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Subject: RE: [emergency] Groups - EDIT of emergency-CAPv-1.1

I've been slow to chime in because I see merit in both positions.

I find that lookup tables are appropriate in the following contexts:

*	When redundant data needs to be "normalized" to ensure data
integrity. This occurs when an enumeration is used in more than one location
in the schema.

*	When data needs to be generalized for extensibility. This gives the
users of the schema the power to create their own extensions to the
enumeration without requiring a change in the schema specification. The
problem with this is, of course, interoperability.

*	When data needs to be mapped to various nomenclatures. This can be
quite useful when communicating between and among multi-lingual

Having said that, there are a few things that need to be considered:

*	A system designed to ingest CAP compliant messages should be able to
not only parse (syntax) but understand (semantics) the message received. A
message that includes a value for an enumeration (whether in a look up table
or in a string representation) that is not universally recognized by the CAP
community, then it should not be recognized as a CAP message.

*	Emergency messages - especially notification messages - need to be
self contained. The message should not include codes that assume the
recipient has the decoder ring - or the most recent version of the decoder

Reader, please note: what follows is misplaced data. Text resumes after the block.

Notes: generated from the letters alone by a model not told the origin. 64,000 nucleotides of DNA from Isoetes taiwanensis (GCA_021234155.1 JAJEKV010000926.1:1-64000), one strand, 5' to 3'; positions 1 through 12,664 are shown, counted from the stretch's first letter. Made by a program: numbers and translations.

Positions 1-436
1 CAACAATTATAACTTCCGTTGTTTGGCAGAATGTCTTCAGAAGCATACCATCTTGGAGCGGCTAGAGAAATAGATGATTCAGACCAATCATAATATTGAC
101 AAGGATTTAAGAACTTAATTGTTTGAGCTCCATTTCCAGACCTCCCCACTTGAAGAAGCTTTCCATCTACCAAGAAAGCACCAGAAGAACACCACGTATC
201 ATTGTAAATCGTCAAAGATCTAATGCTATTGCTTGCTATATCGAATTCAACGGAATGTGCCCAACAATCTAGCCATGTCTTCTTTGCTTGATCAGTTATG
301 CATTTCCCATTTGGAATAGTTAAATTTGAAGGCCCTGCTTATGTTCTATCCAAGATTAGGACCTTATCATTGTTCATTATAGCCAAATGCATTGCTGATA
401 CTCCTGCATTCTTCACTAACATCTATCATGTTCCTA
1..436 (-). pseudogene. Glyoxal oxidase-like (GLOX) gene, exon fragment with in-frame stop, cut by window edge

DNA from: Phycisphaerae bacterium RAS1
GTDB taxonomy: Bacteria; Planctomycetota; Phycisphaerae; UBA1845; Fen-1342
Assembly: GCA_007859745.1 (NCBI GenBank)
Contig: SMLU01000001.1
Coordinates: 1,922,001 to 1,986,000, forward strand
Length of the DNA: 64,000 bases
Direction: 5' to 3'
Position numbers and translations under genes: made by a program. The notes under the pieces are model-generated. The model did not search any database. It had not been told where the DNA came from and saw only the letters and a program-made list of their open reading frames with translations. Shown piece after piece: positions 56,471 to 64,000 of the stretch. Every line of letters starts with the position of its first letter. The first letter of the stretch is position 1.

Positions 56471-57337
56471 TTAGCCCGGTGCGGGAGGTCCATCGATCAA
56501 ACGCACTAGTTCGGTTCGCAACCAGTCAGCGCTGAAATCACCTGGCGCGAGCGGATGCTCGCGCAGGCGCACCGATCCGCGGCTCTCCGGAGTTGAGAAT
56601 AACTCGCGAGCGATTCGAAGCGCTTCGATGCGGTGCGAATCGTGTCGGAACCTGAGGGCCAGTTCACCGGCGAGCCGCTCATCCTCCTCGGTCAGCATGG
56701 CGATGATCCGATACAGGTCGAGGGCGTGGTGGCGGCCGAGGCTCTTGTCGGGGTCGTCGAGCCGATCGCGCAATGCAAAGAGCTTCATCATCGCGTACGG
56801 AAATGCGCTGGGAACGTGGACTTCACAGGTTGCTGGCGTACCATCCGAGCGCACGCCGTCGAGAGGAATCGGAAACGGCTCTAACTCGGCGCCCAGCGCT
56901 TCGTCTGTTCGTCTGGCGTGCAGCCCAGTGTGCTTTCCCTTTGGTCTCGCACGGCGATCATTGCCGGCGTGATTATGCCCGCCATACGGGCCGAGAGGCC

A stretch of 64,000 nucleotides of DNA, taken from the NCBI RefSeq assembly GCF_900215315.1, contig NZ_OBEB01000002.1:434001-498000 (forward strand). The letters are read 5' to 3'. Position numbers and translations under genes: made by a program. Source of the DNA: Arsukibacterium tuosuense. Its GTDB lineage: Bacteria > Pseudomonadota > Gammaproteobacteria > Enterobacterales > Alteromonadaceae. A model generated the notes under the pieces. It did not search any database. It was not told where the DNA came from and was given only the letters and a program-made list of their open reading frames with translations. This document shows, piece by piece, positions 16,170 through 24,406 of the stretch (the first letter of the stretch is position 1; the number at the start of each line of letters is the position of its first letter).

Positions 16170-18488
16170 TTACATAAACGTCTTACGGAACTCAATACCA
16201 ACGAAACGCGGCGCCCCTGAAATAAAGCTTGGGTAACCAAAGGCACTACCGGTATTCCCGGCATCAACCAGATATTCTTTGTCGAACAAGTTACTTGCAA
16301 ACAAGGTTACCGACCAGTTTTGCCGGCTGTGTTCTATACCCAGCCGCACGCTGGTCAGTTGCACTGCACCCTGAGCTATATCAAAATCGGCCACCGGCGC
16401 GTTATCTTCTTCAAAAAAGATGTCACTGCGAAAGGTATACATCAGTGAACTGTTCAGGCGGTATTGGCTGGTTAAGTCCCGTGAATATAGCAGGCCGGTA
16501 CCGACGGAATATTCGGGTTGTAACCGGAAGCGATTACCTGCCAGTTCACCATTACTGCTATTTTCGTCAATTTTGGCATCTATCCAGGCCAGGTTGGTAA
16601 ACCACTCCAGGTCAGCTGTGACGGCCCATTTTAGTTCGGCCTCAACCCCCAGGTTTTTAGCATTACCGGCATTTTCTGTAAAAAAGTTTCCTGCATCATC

ring. Lookup tables should be contained in the message itself. Mapping from
the standard nomenclature to the recipients nomenclature is an
implementation issue that needs to be addressed by the recipient's parsing

*	 The enumeration may prove to be incomplete or insufficiently
refined for effective use, and we don't want the standard to hinder
effective communication. There should be a mechanism in place to convey the
necessary information where it can be understood by the recipient, but still
meet the standard. For example, response to Chem can be very different from
response to Bio, and simply identifying CBRN may prove to be insufficient.
Waiting to have CBRN broken out into Chem & Bio in a subsequent standard
adoption is probably not the best solution.

Maybe we should allow "Other" values for enumerations and add an optional
element for further qualification. If a new value needs to be added to the
enumeration, a message would have the "Other" enumeration value for the
field and the optional element would qualify to what other is referring. If
an existing enumeration values needs to be further refined, the message
would have the existing enumeration value for the field and the optional
element would specify the finer resolution qualification. Just a thought...

Well, as you can see, I'm not sold on either approach. I guess I'm leaning
more toward string representation rather than a look-up table, but my mind
remains open.

I would rather consider this a CAP 2.0 issue rather than trying to rush to
resolution without thoroughly exploring the options.


Patti Iles Aymond, PhD
Senior Scientist
Bioterrorism Preparedness & Response

Innovative Emergency Management, Inc.
Managing Risk in a Complex World